A Text Analysis By Any Other Name

This past week I was at DHWI, the inaugural digital humanities winter institute at the University of Maryland, modeled on the highly successful DHSI model.  I was taking a class on R, the statistical analysis package and coding language, and applying it to large-scale text analysis. Large-scale text analysis can be and often is stylistic in nature: questions of authorship, questions of generic form, specific modes of language in use. I know this as “corpus stylistics” and “corpus linguistics”.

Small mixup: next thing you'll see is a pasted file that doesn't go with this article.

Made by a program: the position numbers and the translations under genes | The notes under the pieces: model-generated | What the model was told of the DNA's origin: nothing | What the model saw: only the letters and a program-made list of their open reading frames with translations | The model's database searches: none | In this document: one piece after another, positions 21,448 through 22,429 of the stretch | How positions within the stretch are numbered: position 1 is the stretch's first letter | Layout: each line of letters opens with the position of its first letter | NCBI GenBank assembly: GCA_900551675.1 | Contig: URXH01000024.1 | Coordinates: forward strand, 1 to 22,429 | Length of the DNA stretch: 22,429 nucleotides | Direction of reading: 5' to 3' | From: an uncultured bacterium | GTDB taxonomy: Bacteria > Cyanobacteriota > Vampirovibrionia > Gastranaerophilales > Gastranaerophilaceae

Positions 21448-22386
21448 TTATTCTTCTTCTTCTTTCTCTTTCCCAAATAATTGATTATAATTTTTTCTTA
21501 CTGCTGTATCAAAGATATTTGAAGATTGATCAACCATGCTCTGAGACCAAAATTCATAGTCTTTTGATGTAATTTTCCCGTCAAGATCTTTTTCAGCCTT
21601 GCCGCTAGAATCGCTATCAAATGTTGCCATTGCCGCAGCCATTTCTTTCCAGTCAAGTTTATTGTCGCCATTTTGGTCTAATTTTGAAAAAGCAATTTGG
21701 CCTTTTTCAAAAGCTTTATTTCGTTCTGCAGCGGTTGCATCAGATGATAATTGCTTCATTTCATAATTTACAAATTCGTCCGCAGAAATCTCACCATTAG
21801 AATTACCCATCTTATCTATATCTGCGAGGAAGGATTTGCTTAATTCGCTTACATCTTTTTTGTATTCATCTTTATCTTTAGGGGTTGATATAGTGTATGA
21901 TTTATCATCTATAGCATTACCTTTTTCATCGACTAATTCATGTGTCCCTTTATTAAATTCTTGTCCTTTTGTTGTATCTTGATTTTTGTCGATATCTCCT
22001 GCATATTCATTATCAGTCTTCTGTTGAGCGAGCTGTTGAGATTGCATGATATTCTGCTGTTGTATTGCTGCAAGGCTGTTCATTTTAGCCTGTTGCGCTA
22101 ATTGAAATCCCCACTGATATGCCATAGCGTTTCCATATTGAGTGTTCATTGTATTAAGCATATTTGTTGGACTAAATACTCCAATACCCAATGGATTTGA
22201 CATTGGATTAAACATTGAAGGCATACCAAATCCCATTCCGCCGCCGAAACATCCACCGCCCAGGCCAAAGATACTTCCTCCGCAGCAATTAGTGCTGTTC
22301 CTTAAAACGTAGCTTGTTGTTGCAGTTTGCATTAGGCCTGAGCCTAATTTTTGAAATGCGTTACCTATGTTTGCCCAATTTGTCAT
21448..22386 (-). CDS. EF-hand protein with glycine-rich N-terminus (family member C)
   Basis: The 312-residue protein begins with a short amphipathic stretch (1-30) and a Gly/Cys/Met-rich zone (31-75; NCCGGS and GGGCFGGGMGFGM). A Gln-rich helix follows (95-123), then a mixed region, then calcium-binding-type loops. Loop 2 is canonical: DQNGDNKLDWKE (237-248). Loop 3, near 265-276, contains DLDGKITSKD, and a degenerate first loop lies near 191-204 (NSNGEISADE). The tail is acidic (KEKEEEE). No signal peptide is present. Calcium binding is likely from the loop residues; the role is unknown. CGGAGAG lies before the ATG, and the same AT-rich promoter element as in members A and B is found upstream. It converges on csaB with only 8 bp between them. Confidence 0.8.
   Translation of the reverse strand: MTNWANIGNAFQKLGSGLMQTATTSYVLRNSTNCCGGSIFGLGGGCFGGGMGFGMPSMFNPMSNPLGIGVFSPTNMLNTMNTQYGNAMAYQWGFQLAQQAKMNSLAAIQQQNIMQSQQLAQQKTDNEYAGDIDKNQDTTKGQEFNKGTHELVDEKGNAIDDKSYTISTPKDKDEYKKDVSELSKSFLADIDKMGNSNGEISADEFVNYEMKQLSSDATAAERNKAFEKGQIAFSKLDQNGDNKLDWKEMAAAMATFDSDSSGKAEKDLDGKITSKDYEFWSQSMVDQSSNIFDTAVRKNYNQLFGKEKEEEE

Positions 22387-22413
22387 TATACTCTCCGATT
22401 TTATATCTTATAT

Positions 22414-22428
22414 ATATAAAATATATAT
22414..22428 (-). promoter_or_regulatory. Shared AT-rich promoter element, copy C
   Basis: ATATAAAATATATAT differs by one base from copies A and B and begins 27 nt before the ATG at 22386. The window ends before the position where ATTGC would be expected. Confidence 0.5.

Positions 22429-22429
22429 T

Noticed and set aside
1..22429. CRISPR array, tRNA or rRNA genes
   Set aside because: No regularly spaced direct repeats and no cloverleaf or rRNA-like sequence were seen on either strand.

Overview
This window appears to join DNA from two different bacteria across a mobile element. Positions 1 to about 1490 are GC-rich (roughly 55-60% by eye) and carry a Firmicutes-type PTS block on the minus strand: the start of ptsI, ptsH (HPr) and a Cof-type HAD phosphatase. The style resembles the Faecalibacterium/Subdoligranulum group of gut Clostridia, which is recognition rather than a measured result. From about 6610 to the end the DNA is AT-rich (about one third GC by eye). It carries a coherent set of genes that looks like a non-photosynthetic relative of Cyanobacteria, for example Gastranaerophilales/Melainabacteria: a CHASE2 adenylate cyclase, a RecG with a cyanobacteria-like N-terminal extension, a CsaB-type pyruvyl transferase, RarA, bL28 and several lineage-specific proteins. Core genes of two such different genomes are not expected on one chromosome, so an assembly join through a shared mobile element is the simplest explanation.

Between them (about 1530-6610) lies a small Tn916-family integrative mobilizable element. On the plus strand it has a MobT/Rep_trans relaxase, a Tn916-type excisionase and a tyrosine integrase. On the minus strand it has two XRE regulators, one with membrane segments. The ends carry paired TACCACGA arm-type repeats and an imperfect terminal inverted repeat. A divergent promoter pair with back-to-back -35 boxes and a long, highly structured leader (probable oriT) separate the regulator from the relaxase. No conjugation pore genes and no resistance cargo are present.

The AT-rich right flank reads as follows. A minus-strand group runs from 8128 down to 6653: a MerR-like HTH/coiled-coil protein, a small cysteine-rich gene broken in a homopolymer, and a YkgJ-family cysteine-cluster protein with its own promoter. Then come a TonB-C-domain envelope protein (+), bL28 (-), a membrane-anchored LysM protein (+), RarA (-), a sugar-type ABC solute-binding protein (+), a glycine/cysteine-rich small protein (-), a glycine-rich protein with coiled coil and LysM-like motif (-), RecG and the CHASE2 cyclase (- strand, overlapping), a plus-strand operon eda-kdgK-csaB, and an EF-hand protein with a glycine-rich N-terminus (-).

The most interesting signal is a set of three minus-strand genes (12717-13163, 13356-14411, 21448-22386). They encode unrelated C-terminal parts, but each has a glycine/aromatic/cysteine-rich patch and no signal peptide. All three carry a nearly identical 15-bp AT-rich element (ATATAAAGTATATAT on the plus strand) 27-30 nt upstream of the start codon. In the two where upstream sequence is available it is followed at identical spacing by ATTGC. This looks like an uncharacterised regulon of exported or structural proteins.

I left the US to pursue my postgraduate education in literary linguistics and stylistics, a notion that never quite caught on in North America in the same way that it caught on in Europe. It’s been really interesting to hear about this sudden resurgent interest in stylistics and corpus studies in North America over the past few years, but with a different name (‘text mining’, ‘big data’ ‘humanities computing’ – the list goes on; take your pick). The overlap between what North American academics have been calling ‘text analysis’ and its variant forms compared to corpus linguistics is huge. And yet so rarely does this cross-pollination seem to be discussed: the Humanist list has recently been discussing the role of XML markup and its uses; this is often an ongoing conversation on corpora-list.